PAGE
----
Imagine an employee who spends 90 percent of the workday wandering the halls and taking catnaps. In most organizations, that person would be sent packing before closing time on Friday. But not so in data centers. Governments all over the world keep them packed with servers that are kind of like this hypothetical slacker - they don't live up to their potential.
"Average CPU utilization is probably somewhere in the range of 5 percent to 7 percent, maybe 10 percent to 12 percent on a server that's really being taxed," said Tennessee CIO Mark Bengel.
Just as each person in an office - productive or not - commands a desk and chair, a paycheck and benefits, each server box in a data center takes up floor space, arrives with an initial price tag, and generates ongoing costs for software licensing, power, cooling and maintenance. These costs accrue whether the box performs at 5 percent of capacity, or 75 percent.
The desire to get a much bigger return on hardware investments is one reason some government organizations turn to virtualization technology. Virtualization uses software to simulate multiple entities inside one physical server box. Each entity has its own personality and performs as though it is a real component.
Virtualization can mean, for example, creating 20 independent servers in one physical box, each with its own operating system and configuration, and the ability to run a separate application. It might mean creating a dozen desktop PCs from one server and 12 thin clients, or dividing the resources of one network infrastructure into what looks like three entirely separate networks.
Much interest in virtualization focuses on servers. One important reason data center managers create virtual servers is to consolidate facilities, running more applications on fewer physical boxes.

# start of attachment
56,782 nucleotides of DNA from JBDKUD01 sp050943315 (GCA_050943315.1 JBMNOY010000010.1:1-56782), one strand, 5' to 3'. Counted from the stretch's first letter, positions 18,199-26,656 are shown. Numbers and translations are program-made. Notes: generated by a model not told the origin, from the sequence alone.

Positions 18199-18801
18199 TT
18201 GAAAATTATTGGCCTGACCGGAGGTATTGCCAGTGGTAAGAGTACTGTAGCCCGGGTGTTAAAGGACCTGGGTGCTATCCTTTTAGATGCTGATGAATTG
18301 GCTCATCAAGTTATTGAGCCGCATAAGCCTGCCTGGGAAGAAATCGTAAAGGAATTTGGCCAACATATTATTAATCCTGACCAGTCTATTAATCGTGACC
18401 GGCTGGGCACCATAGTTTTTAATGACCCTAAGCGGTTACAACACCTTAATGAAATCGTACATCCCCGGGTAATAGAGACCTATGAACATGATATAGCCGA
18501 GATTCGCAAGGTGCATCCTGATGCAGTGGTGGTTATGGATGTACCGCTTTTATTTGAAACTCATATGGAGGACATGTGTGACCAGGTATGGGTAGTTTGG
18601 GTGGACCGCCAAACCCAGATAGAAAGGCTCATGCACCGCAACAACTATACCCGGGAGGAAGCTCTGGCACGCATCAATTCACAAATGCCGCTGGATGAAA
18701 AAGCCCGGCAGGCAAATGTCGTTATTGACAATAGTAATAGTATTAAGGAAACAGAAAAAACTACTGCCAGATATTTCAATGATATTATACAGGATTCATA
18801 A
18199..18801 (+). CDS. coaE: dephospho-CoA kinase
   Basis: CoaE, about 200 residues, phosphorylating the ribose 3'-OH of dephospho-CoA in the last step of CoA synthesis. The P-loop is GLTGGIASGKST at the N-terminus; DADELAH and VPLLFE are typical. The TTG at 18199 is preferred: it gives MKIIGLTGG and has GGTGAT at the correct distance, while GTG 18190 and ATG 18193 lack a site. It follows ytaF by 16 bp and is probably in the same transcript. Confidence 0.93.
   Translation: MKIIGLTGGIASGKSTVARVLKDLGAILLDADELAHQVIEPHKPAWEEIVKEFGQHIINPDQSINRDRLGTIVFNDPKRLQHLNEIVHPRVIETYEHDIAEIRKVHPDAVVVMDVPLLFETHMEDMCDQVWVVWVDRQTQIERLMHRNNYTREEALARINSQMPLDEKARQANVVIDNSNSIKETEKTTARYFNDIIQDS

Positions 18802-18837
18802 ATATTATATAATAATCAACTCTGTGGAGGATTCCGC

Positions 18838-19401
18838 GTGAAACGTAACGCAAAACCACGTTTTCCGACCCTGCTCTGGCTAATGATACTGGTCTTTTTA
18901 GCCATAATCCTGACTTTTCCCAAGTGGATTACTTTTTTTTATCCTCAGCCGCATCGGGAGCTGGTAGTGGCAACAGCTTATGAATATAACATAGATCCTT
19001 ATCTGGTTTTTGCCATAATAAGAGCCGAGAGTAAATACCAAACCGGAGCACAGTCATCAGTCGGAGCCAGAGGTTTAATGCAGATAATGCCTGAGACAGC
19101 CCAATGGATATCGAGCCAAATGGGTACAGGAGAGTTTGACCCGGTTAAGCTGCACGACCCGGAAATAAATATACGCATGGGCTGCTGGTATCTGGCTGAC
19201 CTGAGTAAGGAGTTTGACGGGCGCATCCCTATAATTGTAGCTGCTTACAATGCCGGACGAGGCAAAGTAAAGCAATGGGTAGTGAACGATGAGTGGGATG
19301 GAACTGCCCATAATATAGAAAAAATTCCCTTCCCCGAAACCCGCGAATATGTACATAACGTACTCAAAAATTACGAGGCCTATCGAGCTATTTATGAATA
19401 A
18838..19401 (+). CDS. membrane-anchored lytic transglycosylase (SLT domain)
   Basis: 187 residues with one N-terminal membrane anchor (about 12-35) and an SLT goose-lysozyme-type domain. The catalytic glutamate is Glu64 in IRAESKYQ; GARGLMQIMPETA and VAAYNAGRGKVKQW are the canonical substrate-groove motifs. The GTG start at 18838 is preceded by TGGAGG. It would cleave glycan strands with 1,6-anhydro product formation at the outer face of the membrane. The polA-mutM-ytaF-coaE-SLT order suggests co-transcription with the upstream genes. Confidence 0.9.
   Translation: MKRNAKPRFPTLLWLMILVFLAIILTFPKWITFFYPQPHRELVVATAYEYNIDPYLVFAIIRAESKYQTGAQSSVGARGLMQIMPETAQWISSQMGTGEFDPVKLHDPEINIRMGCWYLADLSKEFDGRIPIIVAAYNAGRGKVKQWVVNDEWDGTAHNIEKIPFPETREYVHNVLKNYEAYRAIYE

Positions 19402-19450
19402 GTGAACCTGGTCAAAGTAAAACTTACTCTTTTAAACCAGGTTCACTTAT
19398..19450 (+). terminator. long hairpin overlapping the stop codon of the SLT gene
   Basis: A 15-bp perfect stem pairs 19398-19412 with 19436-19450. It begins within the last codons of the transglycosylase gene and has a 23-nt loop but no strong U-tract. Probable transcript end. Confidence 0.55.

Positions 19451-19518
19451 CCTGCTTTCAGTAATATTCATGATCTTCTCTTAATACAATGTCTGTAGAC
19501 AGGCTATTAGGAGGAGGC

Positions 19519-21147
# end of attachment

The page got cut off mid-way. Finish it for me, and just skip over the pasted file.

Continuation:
That strategy offers several benefits, said Gary Chen, senior analyst with the Yankee Group. "No. 1, you'll save money on hardware: You won't have to buy as many servers. No. 2, you'll save money on space." Most government agencies and private companies pay for data centers based on square footage, he said.
"No. 3, you'll also save on power," Chen added. That's good for the environment as well as for the financial ledger, he said.
Virtual servers also make it easy to troubleshoot hardware and plan for disaster recovery. Because virtual servers are simply software, if the box they're running on experiences hiccups or crashes altogether, it's easy to slide them onto another piece of hardware, leaving end-users none the wiser, Bengel said.
Spin it up
The server farm in Tennessee's state government data center hosts 350 virtual machines. If a physical server breaks down entirely, the storage area network (SAN) that houses the virtual servers can send them to a different box, Bengel said. "It gives you tremendous flexibility to perform maintenance in the middle of the day, which you normally couldn't ever do." And if a disaster hits the data center, the SAN can send any virtual server to a backup location. "I can just spin it up at another farm at another site, and everything is intact, including the IP address."
Virtual servers work well for testing updates, code changes and patches, said Rob Campbell, senior technology specialist with the Microsoft Federal Team. They also reduce the amount of hardware a person needs to lug around when demonstrating applications, he said. "If I want to set up a demo environment that has multiple servers and clients interacting, I can do all of that on top of one laptop, because each of the demo machines can run in a virtual environment," Campbell said.
A virtual server also is an ideal platform for software developers who need a machine for a few months, said Max Arnold, Tennessee's executive director of data center operations. "Once they have [the software] developed,
they no longer require that server," Arnold said. The data center can simply absorb the virtual server back into the farm. "So you're not stuck with a large investment that you no longer need."